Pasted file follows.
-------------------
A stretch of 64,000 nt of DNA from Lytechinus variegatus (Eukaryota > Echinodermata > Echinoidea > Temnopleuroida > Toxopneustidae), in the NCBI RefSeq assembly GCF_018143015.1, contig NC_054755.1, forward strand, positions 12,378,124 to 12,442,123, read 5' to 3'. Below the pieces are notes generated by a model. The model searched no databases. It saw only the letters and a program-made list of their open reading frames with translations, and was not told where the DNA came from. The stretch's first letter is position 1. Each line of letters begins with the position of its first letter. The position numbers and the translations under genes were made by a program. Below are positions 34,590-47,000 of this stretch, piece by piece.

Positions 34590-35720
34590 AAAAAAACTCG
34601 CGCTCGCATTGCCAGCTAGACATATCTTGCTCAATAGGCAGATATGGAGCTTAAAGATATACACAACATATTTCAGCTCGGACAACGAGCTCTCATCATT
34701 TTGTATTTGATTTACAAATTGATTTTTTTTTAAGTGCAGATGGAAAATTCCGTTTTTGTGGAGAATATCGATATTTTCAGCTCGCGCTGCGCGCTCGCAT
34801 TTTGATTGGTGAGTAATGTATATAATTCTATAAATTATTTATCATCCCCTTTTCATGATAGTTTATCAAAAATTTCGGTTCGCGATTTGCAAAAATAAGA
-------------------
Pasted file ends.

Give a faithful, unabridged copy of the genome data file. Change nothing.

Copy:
A stretch of 64,000 nt of DNA from Lytechinus variegatus (Eukaryota > Echinodermata > Echinoidea > Temnopleuroida > Toxopneustidae), in the NCBI RefSeq assembly GCF_018143015.1, contig NC_054755.1, forward strand, positions 12,378,124 to 12,442,123, read 5' to 3'. Below the pieces are notes generated by a model. The model searched no databases. It saw only the letters and a program-made list of their open reading frames with translations, and was not told where the DNA came from. The stretch's first letter is position 1. Each line of letters begins with the position of its first letter. The position numbers and the translations under genes were made by a program. Below are positions 34,590-47,000 of this stretch, piece by piece.

Positions 34590-35720
34590 AAAAAAACTCG
34601 CGCTCGCATTGCCAGCTAGACATATCTTGCTCAATAGGCAGATATGGAGCTTAAAGATATACACAACATATTTCAGCTCGGACAACGAGCTCTCATCATT
34701 TTGTATTTGATTTACAAATTGATTTTTTTTTAAGTGCAGATGGAAAATTCCGTTTTTGTGGAGAATATCGATATTTTCAGCTCGCGCTGCGCGCTCGCAT
34801 TTTGATTGGTGAGTAATGTATATAATTCTATAAATTATTTATCATCCCCTTTTCATGATAGTTTATCAAAAATTTCGGTTCGCGATTTGCAAAAATAAGA